Families should freeze and defrost chicken if they want to avoid food poisoning, a health chief said yesterday. Six in every ten chickens sold by supermarkets contain potentially lethal bugs that infect half a million people a year. Around 100 of the victims die from vomiting and stomach upsets.
For decades, retailers and officials have known that campylobacter is rife on poultry farms but have failed to take action. Instead an official at Public Health England suggests consumers can help protect themselves by freezing chicken after purchase and defrosting it before cooking.
Frieda Jorgensen said: ‘Freezing does bring about a reduction in the number of campylobacter cells. We believe households can reduce them by 90 per cent by undertaking this freezing process. Reducing the number of campylobacter cells on the chicken can matter in terms of the public health risk.’
However, consumer groups said retailers should take responsibility for the safety of their food. ‘It’s a complete cop-out to try to put responsibility on consumers to have to clean up poor practices caused earlier in the food supply chain,’ said Richard Lloyd, of consumer group Which?
‘The Food Standards Agency, retailers and poultry producers need to make lowering campylobacter levels a much greater priority. The poultry industry must also clean up its act and be more accountable and transparent.’ Authorities will next week bow to public pressure and publish the results of an investigation into which supermarkets are responsible for the most cases of campylobacter. The Daily Mail revealed in August that 59 per cent of chickens in shops are contaminated with the bug.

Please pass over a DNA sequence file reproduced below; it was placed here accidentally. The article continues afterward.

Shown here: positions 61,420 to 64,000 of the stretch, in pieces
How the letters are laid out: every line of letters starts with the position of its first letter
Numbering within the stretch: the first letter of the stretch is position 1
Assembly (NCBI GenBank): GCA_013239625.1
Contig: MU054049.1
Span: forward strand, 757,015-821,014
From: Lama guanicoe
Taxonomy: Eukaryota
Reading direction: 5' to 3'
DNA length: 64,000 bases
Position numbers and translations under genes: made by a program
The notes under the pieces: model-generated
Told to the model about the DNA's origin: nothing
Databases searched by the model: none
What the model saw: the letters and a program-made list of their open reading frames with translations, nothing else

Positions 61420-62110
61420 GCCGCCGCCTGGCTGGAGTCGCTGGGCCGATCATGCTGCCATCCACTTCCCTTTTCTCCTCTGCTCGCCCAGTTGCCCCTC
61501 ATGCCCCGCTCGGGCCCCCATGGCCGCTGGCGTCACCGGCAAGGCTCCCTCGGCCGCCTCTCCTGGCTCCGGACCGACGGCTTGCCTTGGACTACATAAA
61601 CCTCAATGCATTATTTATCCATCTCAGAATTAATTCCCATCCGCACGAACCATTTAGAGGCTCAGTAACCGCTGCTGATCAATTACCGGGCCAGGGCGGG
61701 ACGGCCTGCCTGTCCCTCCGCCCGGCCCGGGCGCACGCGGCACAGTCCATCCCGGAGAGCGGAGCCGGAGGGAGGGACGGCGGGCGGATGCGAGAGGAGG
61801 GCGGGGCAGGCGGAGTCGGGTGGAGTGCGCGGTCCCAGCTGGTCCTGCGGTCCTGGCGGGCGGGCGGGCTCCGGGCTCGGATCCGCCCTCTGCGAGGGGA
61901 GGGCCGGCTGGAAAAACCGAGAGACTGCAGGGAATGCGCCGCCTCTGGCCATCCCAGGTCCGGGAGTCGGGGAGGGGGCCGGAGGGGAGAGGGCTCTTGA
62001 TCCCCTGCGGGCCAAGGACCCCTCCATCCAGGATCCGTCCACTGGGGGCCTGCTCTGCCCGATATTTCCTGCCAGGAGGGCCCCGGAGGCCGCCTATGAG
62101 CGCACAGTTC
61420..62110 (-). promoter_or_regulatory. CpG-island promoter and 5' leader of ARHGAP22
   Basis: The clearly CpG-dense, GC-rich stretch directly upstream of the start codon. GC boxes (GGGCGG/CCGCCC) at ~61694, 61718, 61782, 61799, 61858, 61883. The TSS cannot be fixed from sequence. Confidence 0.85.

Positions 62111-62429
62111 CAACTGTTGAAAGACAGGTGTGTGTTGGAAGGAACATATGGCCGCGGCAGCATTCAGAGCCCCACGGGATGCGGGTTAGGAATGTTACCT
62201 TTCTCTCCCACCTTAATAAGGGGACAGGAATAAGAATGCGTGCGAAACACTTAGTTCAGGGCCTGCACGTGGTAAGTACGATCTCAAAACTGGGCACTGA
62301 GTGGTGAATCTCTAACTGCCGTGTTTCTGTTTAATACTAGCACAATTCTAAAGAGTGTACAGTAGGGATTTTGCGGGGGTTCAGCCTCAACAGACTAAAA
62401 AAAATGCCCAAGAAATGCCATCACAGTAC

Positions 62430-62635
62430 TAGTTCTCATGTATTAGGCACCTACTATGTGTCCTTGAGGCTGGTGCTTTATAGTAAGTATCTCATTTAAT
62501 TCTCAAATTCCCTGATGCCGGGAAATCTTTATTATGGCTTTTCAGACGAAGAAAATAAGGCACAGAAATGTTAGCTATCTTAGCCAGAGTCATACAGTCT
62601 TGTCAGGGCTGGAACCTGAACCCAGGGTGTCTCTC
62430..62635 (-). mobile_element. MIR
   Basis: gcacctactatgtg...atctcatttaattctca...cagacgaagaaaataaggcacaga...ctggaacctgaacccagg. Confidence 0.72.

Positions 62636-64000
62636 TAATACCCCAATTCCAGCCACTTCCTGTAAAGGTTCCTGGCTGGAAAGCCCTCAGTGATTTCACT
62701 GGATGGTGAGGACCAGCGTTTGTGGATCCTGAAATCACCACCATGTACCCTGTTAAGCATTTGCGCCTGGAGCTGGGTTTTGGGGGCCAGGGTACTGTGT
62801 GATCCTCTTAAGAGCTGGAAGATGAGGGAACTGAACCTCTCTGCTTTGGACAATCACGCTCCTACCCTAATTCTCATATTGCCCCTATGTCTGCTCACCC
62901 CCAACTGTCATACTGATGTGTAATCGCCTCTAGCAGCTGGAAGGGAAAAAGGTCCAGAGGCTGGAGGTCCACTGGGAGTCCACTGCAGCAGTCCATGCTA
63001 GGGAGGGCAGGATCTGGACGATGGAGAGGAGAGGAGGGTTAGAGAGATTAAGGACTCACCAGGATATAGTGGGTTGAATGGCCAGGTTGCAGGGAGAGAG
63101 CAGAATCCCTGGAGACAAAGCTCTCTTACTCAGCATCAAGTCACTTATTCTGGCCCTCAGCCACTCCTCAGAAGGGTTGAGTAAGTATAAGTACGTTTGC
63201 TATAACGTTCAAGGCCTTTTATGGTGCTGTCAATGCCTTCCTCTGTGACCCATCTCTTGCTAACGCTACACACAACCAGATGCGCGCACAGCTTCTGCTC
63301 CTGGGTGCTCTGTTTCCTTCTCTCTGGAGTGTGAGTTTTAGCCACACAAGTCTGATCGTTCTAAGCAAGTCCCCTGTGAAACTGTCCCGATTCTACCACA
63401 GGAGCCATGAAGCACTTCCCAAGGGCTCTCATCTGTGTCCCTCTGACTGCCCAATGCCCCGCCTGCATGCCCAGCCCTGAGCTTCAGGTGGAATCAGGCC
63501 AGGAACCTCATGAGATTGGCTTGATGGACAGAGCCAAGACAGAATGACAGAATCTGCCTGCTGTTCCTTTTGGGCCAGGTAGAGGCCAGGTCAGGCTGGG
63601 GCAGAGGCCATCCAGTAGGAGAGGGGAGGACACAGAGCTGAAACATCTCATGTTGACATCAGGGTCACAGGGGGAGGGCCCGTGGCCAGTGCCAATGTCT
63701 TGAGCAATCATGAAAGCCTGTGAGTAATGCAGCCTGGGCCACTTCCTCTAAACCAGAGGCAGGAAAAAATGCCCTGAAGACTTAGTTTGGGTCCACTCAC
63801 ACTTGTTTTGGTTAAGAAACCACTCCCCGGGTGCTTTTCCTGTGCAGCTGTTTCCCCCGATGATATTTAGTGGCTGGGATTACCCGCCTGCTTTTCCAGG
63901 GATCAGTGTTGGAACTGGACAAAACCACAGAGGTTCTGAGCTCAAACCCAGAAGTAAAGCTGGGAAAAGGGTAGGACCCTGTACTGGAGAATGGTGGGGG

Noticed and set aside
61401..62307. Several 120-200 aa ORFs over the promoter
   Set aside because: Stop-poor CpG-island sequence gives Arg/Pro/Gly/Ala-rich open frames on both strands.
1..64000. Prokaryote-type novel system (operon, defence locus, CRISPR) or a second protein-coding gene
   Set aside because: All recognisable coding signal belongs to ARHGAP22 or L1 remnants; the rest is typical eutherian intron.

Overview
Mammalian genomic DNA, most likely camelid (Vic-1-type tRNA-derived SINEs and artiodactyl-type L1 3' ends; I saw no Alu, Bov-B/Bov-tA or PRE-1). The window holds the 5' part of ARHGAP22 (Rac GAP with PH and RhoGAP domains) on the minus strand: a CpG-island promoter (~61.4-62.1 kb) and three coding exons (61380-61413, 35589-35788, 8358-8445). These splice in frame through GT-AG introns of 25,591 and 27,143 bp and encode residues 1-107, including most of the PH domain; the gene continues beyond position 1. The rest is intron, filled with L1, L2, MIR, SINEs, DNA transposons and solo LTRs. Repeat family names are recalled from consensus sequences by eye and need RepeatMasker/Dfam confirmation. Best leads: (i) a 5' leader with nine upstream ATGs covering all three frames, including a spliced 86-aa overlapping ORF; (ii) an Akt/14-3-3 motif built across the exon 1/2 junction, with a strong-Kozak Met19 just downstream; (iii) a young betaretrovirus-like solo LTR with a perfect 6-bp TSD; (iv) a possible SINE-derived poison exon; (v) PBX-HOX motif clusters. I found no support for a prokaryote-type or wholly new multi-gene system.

Other nations have taken far more stringent measures to battle the disease. In Iceland, for example, chickens found to be infected with campylobacter are not allowed to be sold as fresh or chilled food – and must instead be frozen. That does not happen here, Dr Jorgensen said, because fresh poultry fetches higher prices and because demand is greater. Processors are trialing different methods to reduce infection rates such as using steam, ultrasound and blast chilling.
But Dr Jorgensen said: ‘All of those cost money in the big, busy processing plants, but they are looking at whether it does bring a sufficient amount of reductions and if it is worth putting in place. ‘The way forward is to really put in place multiple actions, both at the farm level and at the processing stage. Freezing positive batches will not resolve the UK problem because we just won’t have enough chilled chickens available on the shelves for customers if we are freezing all positive batches.’ Instead, she said, householders could freeze their own chicken at home.
A warning was issued during the summer that washing raw chicken before cooking it can increase the risk of campylobacter. Splashing water under a tap can spread the bacteria on to hands, work surfaces, clothing and cooking equipment. Symptoms usually develop two to five days after eating contaminated food. Most people recover after a few days but in some cases, campylobacter infection can cause irritable bowel syndrome, reactive arthritis or miscarriage. It can be fatal in young children, the elderly and people with a weakened immune system, including cancer patients.
Turkey and all other forms of poultry can harbour campylobacter but the disease is much less likely to be transmitted to shoppers from turkeys because they are usually blast chilled during processing, killing most of the germs.